Today’s Question: I realize there are tools for removing chromatic aberrations from a photo, but is there anything I can do to avoid chromatic aberrations in the first place?
Tim’s Quick Answer: Chromatic aberrations are caused primarily by issues with the lens being used to capture a given image. Therefore, the best way to avoid chromatic aberrations in your photos is to use lenses of the highest quality possible, and to favor lenses with longer focal lengths over wide-angle lenses.
More Detail: Of course, avoiding wide-angle lenses altogether isn’t really a great solution, since this approach can have a significant negative effect on the types of images you’re able to capture. So instead I recommend trying to ensure you are purchasing lenses of the highest quality possible. In the context of chromatic aberrations, this is of particular concern with wide-angle lenses.
Chromatic aberrations are caused by a variety of factors, but in general you can think of these colored halos along contrast edges as being caused by certain wavelengths of light being out of focus relative to the majority of wavelengths represented in the scene. Wide-angle lenses represent a particular challenge, since these lenses are “bending” the light from the scene more significantly in order to project that light onto the image sensor in the camera.
Higher quality lenses will do a better job of redirection the light from the scene, helping to reduce the risk of chromatic aberrations. In general you don’t need to worry as much about chromatic aberrations with lenses of relatively long focal lengths. But when it comes to wide-angle lenses, spending more for a higher quality lens can make a big difference in terms of overall image quality, including helping to reduce the risk of chromatic aberrations.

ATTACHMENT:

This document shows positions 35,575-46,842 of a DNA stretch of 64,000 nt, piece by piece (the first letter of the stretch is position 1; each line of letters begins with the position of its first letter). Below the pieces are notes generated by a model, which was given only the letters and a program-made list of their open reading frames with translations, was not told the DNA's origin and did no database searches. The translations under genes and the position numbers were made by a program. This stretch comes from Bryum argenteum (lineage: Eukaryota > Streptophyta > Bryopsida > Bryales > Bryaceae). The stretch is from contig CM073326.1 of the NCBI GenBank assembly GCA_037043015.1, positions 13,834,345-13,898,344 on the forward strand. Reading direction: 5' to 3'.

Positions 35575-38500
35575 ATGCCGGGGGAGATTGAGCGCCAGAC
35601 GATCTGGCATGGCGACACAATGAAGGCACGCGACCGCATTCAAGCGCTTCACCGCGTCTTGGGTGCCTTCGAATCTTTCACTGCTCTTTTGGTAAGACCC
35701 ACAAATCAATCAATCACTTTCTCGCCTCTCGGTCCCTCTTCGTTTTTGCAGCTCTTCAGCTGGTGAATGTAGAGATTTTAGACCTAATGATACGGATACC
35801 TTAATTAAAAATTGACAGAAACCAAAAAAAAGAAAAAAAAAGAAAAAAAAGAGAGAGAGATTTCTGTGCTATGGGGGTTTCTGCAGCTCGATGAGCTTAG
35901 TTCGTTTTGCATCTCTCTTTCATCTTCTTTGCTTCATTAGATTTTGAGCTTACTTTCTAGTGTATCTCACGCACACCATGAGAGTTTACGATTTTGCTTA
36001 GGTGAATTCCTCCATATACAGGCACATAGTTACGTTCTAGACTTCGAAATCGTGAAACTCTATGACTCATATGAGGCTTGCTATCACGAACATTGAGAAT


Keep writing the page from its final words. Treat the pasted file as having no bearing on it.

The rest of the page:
High contrast edges are the most likely areas to find chromatic aberrations, so avoiding such scenes would help you avoid chromatic aberrations. But again, I don’t think it makes sense to avoid photographing certain scenes or avoid using wide-angle lenses just to reduce the risk of chromatic aberrations in the first place.
Of course, as noted in the question, there are tools for removing chromatic aberrations in your photos, and they actually work quite well. That doesn’t mean that I would suggest purchasing a lens of inferior quality. But if a more expensive lens doesn’t make sense for you (and if you don’t want to stop photographing with wide-angle lenses), there are ways to significantly mitigate the appearance of chromatic aberrations in your images.